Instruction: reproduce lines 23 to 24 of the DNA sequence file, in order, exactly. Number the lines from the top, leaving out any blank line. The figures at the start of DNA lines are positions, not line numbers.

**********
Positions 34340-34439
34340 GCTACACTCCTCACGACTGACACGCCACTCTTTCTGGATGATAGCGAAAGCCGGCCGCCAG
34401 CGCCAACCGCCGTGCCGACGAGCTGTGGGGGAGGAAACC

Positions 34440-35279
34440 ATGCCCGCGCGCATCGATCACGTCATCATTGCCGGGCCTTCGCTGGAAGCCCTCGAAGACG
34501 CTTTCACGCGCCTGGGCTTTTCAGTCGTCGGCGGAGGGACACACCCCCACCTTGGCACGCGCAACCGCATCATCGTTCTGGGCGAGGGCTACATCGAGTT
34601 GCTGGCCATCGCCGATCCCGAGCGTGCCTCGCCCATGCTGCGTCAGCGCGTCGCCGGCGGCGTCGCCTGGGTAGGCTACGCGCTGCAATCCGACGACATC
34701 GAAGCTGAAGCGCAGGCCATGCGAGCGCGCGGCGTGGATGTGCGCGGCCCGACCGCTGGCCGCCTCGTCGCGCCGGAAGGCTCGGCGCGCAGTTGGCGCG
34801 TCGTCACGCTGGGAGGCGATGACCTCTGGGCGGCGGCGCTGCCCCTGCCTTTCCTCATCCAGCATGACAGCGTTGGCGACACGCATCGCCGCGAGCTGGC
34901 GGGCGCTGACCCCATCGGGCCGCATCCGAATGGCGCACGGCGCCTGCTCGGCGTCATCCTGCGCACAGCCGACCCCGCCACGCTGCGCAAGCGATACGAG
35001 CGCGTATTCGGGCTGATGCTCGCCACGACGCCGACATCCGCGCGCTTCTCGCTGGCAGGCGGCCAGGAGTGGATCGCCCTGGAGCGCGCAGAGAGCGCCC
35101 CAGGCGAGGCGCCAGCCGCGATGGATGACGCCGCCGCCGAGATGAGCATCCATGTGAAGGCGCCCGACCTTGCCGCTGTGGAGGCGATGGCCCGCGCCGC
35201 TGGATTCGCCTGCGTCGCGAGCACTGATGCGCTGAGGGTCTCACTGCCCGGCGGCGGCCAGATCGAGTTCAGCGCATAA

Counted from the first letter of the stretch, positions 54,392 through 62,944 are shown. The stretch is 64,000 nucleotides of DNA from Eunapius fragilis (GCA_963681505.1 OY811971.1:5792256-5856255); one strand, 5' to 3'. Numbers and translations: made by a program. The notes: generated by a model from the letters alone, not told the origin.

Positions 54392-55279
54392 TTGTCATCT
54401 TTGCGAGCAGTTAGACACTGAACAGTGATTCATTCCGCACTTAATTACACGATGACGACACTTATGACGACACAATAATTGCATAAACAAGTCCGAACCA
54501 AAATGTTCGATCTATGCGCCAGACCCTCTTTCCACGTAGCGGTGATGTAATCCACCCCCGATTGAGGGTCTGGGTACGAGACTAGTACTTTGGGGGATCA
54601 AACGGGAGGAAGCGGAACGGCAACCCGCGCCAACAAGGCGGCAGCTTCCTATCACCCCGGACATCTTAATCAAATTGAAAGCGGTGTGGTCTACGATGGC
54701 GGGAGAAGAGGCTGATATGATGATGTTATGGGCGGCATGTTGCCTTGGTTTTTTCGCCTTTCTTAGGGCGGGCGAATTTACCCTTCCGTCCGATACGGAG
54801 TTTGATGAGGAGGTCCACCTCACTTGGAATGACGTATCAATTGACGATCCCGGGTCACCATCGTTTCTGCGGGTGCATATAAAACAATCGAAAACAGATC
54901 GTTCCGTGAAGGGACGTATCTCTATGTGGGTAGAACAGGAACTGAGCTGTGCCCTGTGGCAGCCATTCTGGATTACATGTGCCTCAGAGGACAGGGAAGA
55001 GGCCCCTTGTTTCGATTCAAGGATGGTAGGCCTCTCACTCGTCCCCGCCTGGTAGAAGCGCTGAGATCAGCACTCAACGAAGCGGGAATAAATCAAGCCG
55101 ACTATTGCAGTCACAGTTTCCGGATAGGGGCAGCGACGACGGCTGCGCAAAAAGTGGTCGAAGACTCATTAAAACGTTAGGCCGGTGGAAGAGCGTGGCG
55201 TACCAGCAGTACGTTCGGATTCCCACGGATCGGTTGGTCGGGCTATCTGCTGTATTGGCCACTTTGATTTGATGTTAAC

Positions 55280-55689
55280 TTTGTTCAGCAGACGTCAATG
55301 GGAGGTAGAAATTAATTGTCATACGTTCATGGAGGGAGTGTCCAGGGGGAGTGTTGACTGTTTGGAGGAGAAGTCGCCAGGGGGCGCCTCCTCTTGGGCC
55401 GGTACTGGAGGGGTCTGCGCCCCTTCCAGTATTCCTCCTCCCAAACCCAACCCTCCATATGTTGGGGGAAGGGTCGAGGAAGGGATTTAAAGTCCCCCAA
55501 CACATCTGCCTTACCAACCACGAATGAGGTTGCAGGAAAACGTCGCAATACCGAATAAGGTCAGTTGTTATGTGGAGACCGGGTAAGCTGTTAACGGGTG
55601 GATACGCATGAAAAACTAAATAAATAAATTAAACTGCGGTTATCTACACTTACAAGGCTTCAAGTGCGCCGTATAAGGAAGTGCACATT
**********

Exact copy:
55001 GGCCCCTTGTTTCGATTCAAGGATGGTAGGCCTCTCACTCGTCCCCGCCTGGTAGAAGCGCTGAGATCAGCACTCAACGAAGCGGGAATAAATCAAGCCG
55101 ACTATTGCAGTCACAGTTTCCGGATAGGGGCAGCGACGACGGCTGCGCAAAAAGTGGTCGAAGACTCATTAAAACGTTAGGCCGGTGGAAGAGCGTGGCG